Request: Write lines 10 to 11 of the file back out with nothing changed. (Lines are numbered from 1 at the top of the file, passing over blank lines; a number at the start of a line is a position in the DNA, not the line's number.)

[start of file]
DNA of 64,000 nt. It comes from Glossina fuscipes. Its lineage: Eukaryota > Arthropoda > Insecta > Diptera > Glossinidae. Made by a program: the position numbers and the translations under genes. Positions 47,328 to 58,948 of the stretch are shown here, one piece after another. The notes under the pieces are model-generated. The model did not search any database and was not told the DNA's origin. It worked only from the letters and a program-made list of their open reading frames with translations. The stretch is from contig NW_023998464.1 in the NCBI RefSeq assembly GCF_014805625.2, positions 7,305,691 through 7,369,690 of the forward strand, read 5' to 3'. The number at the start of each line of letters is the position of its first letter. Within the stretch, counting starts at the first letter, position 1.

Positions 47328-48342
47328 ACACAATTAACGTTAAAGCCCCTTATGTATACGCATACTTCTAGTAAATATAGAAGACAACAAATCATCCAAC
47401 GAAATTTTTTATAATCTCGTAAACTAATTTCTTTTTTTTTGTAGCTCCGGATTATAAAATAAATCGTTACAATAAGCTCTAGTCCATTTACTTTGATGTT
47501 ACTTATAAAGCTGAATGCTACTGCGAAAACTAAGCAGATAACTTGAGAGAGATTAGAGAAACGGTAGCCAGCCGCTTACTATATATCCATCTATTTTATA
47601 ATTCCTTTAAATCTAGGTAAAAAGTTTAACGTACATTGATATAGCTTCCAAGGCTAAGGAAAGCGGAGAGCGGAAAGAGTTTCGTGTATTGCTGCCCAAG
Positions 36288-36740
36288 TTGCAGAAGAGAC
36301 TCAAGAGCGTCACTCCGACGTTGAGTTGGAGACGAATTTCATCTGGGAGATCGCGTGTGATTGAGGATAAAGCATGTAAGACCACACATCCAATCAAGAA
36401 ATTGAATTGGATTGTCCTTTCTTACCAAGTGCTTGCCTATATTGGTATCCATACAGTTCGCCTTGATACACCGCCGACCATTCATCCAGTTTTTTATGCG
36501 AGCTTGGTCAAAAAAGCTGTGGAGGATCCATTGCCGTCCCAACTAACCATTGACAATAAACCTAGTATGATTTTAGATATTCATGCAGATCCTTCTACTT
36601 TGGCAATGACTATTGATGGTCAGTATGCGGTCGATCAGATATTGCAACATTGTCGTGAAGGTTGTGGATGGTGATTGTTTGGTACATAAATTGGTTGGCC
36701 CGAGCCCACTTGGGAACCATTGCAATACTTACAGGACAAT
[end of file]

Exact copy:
36401 ATTGAATTGGATTGTCCTTTCTTACCAAGTGCTTGCCTATATTGGTATCCATACAGTTCGCCTTGATACACCGCCGACCATTCATCCAGTTTTTTATGCG
36501 AGCTTGGTCAAAAAAGCTGTGGAGGATCCATTGCCGTCCCAACTAACCATTGACAATAAACCTAGTATGATTTTAGATATTCATGCAGATCCTTCTACTT